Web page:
James Cook University and National Measurement Institute researchers are looking for allergens in edible insects so that consumers can be adequately protected.
Scientists are working on sensors that can quickly detect dangerous viruses and toxins in food before they cause disease.
With just a hair from a cow's tail, scientists in Queensland have been able to find the age of cows, which could prove useful for cattle farms and meat traits.
The program will see surveillance against citrus pathogens cast wide across Australia in a bid to ensure that the industry is protected against disease threats.
Chocolate makers may indirectly benefit from a test that can quickly detect asymptomatic plants for the disease that has killed thousands of cacao trees.
The new LEDs can be used to easily and cheaply detect gases, including those that are produced by off food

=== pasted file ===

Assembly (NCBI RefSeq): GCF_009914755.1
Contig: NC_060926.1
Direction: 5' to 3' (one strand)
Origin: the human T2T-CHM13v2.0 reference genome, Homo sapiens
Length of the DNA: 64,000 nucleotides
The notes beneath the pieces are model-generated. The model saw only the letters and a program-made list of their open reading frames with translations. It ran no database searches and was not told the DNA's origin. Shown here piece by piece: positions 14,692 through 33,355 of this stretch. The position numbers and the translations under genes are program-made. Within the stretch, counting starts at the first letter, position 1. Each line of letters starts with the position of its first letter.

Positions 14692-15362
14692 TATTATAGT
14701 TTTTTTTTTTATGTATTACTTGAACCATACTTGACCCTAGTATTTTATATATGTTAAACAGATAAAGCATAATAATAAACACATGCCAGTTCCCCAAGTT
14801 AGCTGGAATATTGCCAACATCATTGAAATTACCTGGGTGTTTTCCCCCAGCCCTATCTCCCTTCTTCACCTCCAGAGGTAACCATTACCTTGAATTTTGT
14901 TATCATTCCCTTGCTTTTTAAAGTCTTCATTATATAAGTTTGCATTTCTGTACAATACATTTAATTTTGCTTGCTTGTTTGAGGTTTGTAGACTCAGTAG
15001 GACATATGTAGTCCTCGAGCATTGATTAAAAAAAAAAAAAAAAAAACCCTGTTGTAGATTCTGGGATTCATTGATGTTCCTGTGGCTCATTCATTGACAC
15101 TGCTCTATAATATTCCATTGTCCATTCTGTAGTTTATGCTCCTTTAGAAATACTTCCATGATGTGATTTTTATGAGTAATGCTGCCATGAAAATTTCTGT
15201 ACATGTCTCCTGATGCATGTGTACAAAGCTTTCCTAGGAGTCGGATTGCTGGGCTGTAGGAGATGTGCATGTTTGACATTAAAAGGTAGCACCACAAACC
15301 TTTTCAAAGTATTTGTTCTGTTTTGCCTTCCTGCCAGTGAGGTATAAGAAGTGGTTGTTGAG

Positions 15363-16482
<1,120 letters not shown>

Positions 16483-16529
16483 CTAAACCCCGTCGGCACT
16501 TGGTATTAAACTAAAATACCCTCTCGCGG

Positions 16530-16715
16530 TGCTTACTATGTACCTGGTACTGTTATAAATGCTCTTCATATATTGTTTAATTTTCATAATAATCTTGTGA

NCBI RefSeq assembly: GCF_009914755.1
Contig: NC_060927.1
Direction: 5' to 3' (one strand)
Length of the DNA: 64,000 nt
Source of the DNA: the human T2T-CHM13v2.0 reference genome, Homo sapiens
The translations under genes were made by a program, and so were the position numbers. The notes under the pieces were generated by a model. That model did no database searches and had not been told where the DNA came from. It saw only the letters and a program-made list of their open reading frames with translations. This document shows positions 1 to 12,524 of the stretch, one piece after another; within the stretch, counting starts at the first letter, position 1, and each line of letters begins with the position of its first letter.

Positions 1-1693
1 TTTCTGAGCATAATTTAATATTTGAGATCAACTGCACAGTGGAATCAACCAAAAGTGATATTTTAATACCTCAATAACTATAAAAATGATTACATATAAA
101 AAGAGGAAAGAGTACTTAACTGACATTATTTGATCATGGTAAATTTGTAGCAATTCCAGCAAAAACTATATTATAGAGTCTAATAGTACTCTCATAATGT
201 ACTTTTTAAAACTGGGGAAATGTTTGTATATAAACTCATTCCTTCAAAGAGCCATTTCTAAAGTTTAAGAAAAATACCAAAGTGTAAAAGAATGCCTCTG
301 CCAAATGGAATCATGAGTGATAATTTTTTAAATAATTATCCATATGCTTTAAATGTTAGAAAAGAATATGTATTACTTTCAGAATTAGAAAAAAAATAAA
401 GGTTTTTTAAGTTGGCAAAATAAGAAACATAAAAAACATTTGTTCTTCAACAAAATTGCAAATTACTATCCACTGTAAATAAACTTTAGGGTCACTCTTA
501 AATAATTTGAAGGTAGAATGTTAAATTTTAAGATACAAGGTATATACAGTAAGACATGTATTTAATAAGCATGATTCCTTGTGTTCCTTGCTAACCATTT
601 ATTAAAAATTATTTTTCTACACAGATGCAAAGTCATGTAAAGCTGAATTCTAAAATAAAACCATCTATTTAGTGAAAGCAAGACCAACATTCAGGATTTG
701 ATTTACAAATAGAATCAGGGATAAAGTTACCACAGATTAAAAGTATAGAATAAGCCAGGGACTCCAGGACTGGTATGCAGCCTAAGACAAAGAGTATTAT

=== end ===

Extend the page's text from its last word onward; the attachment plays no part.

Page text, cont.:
Cornell food scientists have developed a mapping tool designed to track the deadly foodborne pathogen Listeria monocytogenes, which could provide benefits for the food industry.
Researchers have tested handheld DNA sequencers as a routine microbial monitoring solution for food production facilities.
Researchers have devised a method that allows cheese quality to be checked much earlier and more precisely, making cheese production more efficient.
An Aussie researcher has discovered a new way to conduct extremely small-scale brewing experiments, potentially leading to better beer.
Telecommunications company Verizon announced the launch of its international private 5G platform for global enterprises located in the Asia–Pacific region.
Aussie researchers find potential 'fingerprint' wine authentication solution to fight against the estimated billion-dollar wine fraud industry.
The American Frozen Food Institute has published a report on alternative approaches to the risk management of Listeria in low-risk foods.
The new feature provides an important platform to assist start-ups, students and scientists with bringing products from ideation to commercialisation.
Scientists have developed a non-destructive way to analyse the quality of fresh spinach, bypassing the need to destroy testing samples.